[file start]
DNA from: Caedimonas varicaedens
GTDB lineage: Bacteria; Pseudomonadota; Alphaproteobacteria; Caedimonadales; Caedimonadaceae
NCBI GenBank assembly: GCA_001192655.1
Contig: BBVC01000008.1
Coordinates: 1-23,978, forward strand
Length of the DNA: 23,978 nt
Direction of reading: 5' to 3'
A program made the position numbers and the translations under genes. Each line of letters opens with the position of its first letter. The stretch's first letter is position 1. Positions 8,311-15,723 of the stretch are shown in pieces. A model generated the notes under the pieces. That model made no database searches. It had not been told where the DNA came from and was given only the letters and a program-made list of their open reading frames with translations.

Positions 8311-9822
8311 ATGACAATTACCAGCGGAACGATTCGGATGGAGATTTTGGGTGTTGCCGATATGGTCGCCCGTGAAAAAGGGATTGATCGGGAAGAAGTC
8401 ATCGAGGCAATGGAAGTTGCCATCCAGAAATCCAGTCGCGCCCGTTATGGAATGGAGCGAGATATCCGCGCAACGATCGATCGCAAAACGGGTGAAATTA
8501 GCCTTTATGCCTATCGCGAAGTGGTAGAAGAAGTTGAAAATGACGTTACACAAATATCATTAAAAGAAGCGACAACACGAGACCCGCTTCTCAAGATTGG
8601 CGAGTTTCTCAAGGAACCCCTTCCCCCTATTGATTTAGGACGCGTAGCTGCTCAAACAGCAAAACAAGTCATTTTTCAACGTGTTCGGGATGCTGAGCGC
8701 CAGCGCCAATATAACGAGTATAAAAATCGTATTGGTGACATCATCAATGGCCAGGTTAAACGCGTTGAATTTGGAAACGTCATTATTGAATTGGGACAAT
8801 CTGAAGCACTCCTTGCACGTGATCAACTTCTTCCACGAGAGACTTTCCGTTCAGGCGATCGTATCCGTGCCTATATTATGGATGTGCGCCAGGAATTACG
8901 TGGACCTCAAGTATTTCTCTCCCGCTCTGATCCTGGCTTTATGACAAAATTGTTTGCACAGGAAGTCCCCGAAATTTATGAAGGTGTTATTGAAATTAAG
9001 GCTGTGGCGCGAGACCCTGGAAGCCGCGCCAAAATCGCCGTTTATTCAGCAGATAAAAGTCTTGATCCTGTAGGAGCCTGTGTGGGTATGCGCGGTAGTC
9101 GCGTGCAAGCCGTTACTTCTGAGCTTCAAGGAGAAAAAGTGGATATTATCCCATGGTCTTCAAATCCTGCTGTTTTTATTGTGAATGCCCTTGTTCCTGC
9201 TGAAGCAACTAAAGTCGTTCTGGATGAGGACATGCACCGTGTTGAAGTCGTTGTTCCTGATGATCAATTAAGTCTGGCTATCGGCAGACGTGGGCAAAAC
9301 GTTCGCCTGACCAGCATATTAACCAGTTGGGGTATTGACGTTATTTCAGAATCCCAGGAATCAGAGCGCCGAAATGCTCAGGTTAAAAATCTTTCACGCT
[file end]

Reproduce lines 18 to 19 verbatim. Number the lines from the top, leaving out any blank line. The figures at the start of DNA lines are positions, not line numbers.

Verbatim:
9101 GCGTGCAAGCCGTTACTTCTGAGCTTCAAGGAGAAAAAGTGGATATTATCCCATGGTCTTCAAATCCTGCTGTTTTTATTGTGAATGCCCTTGTTCCTGC
9201 TGAAGCAACTAAAGTCGTTCTGGATGAGGACATGCACCGTGTTGAAGTCGTTGTTCCTGATGATCAATTAAGTCTGGCTATCGGCAGACGTGGGCAAAAC